Changes ahead for online learning at UI

Just two years after the University launched global campus, the board of trustees shut the program down. The Daily Illini has a look at why the program failed and how the University plans to expand its online learning initiative in a two-part series.

Over two years after the online learning initiative Global Campus launched, the University has decided to terminate the project, opting instead for a more “campus-based” online model.

Charlie Evans, assistant vice president for academic affairs and director of University outreach and public service, said the decision to do away with Global Campus came at the July 2009 Board of Trustees meeting where board members concluded that the program had failed to meet its initial goals.

“The Board of Trustees voted to restructure what was called Global Campus to go back to a more campus-based online initiative,” Evans said. “As of December 31, the Global Campus initiative ceased to exist.”

The biggest concern with Global Campus was its low enrollment numbers, said Nick Burbules, professor in education and member of the Urbana-Champaign Faculty Senate.

“After several years of active operation and about $10 million, people looked at the enrollment figures, and they were only a fraction of what the plan had predicted,” he said.

While poor enrollment meant a loss in revenue for the University, there were other reasons why the administration decided to terminate the program, Evans said.

“I think the other concern was whether there was sufficient faculty involvement,” he said. “The University has a unique governing system where the faculty have a defined role, and they feel that the Global Campus initiative did not represent sufficient brass and number of our traditional faculty.”

Walter Knorr, the University’s chief financial officer and comptroller, said Global Campus was initially funded by an “internal loan”, which was approved by the Board of Trustees . Because a loan provided funding for the program, no money has been directed from the University’s budget to help with Global Campus’ operational costs.

Initially, the board approved the loan because it thought Global Campus would bring in money. In this time of budget deficits and funding cuts, a program that would generate revenue was very appealing, Evans said.

“We saw the budget storm clouds coming, and so what we wanted to establish was an entity that would help subsidize other efforts,” he said.

Exactly what the University stands to lose from Global Campus is still to be determined, Evans said. While virtually no revenue has been generated by an e-learning initiative yet, Evans said he believes that a business model for such a program does exist.

“Global Campus did develop several in-demand, viable programs,” he said, “So there is a product there. It’s a series of online programs that has the potential to accrue revenue to the campuses. We are looking to find out what the assets of Global Campus are, what are their value and what is the actual loss.”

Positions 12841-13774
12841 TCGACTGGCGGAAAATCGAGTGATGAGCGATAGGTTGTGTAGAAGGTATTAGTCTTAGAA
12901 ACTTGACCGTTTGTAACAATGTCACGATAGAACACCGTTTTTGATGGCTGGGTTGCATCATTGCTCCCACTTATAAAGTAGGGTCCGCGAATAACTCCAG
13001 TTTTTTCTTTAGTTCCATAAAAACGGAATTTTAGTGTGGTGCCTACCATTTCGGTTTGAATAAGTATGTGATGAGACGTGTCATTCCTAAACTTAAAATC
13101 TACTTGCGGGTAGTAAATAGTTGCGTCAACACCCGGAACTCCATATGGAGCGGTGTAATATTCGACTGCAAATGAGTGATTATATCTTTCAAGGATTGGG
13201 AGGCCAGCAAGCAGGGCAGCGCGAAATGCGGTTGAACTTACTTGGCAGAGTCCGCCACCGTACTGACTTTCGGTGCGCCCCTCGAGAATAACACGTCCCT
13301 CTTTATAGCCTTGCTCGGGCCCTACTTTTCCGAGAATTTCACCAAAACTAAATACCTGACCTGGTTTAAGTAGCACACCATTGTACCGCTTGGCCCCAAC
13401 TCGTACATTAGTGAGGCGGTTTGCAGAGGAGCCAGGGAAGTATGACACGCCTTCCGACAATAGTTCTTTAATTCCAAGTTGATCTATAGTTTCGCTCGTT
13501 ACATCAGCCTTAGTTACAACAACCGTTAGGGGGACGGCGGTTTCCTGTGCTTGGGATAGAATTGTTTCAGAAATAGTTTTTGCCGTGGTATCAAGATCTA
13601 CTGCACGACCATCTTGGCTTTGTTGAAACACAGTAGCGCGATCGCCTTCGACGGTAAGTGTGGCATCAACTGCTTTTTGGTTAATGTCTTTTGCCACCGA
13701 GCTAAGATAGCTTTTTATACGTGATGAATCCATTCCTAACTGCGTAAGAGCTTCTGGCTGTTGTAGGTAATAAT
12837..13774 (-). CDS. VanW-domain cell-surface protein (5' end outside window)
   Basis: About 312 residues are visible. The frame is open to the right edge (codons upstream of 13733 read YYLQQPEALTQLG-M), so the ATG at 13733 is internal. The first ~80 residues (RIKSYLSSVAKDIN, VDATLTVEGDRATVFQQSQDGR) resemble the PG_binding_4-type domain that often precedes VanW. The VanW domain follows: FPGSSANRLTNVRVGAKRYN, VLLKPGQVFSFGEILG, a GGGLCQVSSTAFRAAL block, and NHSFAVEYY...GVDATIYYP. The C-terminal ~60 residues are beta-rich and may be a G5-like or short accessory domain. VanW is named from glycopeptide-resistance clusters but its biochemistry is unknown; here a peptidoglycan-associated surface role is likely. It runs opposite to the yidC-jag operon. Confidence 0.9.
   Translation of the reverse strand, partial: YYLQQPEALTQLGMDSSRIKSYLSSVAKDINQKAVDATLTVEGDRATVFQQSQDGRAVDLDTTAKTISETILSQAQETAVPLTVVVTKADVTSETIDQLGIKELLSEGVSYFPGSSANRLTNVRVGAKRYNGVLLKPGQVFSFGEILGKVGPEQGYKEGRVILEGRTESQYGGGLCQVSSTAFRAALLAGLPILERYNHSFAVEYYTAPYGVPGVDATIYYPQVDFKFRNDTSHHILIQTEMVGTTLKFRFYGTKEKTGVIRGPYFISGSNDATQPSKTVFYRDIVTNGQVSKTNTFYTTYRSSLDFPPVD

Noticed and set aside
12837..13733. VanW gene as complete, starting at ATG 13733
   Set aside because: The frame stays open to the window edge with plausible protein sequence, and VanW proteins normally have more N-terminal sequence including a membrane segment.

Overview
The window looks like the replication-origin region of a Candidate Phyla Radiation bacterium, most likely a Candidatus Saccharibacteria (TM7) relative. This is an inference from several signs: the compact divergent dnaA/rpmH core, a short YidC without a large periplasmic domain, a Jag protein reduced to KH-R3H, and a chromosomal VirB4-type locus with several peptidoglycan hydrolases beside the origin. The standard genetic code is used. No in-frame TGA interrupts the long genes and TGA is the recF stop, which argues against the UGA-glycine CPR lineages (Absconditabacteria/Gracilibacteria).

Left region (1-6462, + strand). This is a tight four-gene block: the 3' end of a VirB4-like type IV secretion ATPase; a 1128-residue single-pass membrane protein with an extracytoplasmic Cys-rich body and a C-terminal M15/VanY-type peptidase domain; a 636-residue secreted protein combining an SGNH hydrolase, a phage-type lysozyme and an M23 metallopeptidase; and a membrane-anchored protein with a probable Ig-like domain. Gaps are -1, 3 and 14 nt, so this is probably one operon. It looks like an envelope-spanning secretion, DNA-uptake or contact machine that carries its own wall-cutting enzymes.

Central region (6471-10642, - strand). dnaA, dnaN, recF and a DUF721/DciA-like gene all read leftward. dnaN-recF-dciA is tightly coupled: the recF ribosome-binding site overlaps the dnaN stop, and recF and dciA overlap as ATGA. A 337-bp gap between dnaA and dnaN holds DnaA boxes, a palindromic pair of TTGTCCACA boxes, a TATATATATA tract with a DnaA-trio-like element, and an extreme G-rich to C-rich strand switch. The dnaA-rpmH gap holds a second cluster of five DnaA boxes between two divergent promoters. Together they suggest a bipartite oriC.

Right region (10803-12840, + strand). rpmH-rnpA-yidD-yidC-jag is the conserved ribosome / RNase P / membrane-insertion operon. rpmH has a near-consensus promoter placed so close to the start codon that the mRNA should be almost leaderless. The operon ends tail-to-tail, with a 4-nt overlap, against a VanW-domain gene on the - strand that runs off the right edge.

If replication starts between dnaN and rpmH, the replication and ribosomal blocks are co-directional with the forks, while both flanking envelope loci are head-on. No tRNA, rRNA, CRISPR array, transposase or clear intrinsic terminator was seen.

Scott Johnson, associate dean of online learning and chief information officer for the College of Education and creator of a master’s program for Global Campus, said he believes Global Campus was a step in the right direction if the University wants to be competitive with private online universities, such as the University of Phoenix.

“Global Campus was a vehicle for expanding our online efforts, but it just didn’t work out that way. There were too many political issues, personalities, and all kinds of problems that are pretty well-documented,” Johnson said. “If we don’t continue with online learning, we are going to fall behind.”

The University has decided to transfer the programs created for Global Campus to the University campuses where they were developed. For example, an on-campus student will be able to enroll in online programs initially designed for Global Campus.

This more locally-based approach to online learning will be called “U of I Online,” said Evans, who is directing the transition from Global Campus to U of I Online.

While the faculty played a large part in shutting down Global Campus, Burbules said many faculty members are expressing great interest in developing a new online learning initiative.

“The irony is the faculty were wanting to develop online courses and programs, but very few wanted their programs to be Global Campus programs. They wanted them to be U of I programs,” Burbules said. “There is a real surge of interest in this area, and I partly give Global Campus credit for stimulating that discussion.”